Gabriel Anzala’s leap into the lucrative world of skins and hides
The leather industry in Kenya, mainly dependent on large livestock resource base with an estimated population over 18 million cattle, is thriving. The sector’s contribution to the economy stands at Ksh10.6 billion and creates employment to more than 22,540 people directly and indirectly, according to statistics by the Kenyan Rome embassy.
Gabriel Anzala, 34, is one of the practitioners benefiting from the industry. He has three years and still counting at the helm of Gonzala Leathers, a leather company founded in 2013. The soft-spoken inspirational leader opens up to Business Today on a chilly Saturday and shares the story behind the fast-growing leather business along Nairobi’s Ngong Road. He stitches a few handbags as we converse.
He learnt the art the hard way through the hands of ‘an Asian friend’ who took him to a vocational school after his dreams of pursuing a career flopped due to lack of fees. At that time he had no idea that on a day like this in 2016, he would be smiling all the way to the bank courtesy of leather work, some not so clean materials fetched from the outskirts of Kibera slums and tanneries in Limuru.
“After I got a job at a leather company, I worked for 3 years as I learned the skill. While there, I spotted an opportunity, something we were not doing at the company,” he says.
Gabriel Anzala says he then resigned from employment due to its cagey nature and embarked on a journey to nowhere, which fortunately landed him on his personal business – making him an entrepreneur, an employer and mentor.
“Most people came in with a desire to custom-make their own designs but were turned away. I resigned and became a private designer. I learnt it the hard way using cheap material with the help of the internet. Amazingly, this grew to become Gonzala Leathers,” says Anzala says.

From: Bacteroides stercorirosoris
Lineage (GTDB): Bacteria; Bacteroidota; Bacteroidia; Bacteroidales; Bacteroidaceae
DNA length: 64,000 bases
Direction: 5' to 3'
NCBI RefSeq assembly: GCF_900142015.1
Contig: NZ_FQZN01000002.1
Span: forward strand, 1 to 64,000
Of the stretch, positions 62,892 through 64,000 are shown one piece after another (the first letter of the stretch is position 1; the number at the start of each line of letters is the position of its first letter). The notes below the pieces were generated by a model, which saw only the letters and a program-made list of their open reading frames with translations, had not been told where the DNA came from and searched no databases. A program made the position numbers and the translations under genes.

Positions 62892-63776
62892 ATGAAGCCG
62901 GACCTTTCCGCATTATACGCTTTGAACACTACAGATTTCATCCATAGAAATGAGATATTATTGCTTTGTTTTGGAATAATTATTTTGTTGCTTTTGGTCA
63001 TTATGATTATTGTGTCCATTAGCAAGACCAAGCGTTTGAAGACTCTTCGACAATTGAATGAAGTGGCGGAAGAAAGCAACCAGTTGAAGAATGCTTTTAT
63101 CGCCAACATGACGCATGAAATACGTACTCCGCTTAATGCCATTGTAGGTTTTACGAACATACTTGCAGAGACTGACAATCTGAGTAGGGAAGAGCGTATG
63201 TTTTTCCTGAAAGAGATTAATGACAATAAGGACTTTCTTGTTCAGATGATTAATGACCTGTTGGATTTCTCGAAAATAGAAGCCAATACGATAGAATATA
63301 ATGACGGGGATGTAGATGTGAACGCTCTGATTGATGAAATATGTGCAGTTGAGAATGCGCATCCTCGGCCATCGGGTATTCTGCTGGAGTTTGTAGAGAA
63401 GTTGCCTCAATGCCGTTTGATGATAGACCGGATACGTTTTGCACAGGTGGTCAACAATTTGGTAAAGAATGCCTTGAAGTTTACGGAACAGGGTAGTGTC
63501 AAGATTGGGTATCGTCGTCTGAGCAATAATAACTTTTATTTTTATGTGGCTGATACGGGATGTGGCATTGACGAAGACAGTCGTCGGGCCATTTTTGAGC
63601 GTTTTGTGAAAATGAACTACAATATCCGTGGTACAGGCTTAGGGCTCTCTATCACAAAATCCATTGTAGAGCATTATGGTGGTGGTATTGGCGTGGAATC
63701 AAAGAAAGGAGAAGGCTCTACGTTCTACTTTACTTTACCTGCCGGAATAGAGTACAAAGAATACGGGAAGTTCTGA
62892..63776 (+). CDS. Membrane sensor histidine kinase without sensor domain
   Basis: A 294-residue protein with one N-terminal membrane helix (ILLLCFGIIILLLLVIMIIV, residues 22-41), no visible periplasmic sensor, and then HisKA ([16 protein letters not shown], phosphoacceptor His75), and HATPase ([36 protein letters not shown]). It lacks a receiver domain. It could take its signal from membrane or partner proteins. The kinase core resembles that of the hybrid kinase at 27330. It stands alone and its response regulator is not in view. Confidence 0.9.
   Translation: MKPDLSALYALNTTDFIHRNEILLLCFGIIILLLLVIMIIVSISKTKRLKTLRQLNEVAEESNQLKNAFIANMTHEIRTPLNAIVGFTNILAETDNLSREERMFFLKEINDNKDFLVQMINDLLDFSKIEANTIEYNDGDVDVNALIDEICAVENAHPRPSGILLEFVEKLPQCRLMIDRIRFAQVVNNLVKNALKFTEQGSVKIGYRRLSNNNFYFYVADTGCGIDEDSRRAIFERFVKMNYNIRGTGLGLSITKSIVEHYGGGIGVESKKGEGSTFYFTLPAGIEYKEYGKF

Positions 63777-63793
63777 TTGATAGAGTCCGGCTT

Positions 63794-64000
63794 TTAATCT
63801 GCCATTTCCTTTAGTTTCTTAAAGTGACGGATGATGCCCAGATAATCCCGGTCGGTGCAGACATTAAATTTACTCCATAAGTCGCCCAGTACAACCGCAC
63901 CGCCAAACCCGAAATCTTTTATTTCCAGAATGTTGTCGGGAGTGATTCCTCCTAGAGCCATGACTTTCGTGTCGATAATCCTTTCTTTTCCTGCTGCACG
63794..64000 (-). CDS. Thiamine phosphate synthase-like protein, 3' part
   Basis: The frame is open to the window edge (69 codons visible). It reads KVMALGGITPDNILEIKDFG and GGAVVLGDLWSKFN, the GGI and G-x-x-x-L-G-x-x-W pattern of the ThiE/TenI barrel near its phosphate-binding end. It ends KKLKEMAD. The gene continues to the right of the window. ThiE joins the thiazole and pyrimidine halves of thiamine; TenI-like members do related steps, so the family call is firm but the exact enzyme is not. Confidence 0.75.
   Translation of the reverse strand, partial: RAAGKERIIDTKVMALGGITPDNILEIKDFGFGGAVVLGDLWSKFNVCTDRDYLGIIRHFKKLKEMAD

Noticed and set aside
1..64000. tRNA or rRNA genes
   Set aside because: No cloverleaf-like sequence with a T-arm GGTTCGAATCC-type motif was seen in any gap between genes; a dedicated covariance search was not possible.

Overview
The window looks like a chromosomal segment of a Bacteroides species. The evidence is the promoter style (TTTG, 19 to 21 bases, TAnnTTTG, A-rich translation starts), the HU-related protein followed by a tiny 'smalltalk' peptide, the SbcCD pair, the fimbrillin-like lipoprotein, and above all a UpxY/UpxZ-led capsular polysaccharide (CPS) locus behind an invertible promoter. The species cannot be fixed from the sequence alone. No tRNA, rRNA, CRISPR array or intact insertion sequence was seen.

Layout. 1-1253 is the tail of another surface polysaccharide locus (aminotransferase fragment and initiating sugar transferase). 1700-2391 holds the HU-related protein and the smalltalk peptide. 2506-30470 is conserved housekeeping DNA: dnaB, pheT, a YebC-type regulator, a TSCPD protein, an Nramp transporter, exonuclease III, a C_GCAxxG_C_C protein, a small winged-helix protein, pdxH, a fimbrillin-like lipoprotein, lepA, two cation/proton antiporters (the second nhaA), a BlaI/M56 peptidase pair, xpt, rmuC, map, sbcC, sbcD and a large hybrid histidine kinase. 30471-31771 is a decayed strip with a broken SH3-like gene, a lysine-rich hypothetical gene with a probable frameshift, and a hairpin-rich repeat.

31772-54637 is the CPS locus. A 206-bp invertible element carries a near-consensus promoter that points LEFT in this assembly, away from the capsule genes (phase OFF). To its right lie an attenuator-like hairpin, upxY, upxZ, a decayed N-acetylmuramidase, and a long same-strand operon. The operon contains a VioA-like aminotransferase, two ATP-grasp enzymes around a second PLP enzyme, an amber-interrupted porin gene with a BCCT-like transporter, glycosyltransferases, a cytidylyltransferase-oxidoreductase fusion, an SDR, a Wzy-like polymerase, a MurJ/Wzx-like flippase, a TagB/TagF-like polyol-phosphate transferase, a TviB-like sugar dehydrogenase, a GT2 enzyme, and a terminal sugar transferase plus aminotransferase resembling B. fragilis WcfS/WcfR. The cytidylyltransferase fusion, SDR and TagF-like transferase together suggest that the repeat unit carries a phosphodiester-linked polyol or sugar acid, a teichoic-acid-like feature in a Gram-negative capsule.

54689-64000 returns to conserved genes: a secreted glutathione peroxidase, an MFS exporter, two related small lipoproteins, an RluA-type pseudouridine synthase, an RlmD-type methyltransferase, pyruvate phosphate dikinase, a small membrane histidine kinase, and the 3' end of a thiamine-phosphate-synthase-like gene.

Huge investment into the industry has seen leather goods and footwear sub-sectors in Kenya register growth. There are 25 enterprises engaged in formal footwear and leather goods manufacturing entities, and so is Gonzala.
The journey between conception and birth of Gonzala Leathers is much intertwined between fortune and favour from God as he says, which enabled him to save over Ksh300,000 shillings to start the business. “While doing the design project I had a lot of favour that I got many orders some of which I could not do because I did not have good machines. I paused a bit and went to look for another route this time as a designer.”
He sits at the helm of a company whose future looks bright, the exact opposite of the blurred background that rested on who did what where. As a young CEO, he not only oversees the making of products such as handbags, belts, and folders among others but also sits down on sewing machines to make stitches that pay his bills and build the economy.
For him, alongside his seven employees, the business is far from done when you have skins and other raw materials. Final quality sells the brand, now valued at millions of shillings. “I learned these things the hard way, I must protect it through offering the best. Quality is our priority,” says Anzala.
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As a typical Kenyan youth, at a prime age of shaping his destiny, he tells the like-minded to up their game and create jobs as opposed to being endless seekers. To turn ideas into reality, he says they can take advantage of the internet to boost productivity.
His customers range from upper, middle-class to small companies seeking design and production services. “It pays well, now in millions. We get our customers through referral, online marketing and exhibitions and we want to be the best designer leather goods company in Kenya and the region,” he adds.
Producing up to over 700 folders a month, Gonzala Leathers is evidently on the verge to greatness, having been built on the pillars of determination, friendship and ability to close ears to discouragement.
Images: Gonzala Leathers
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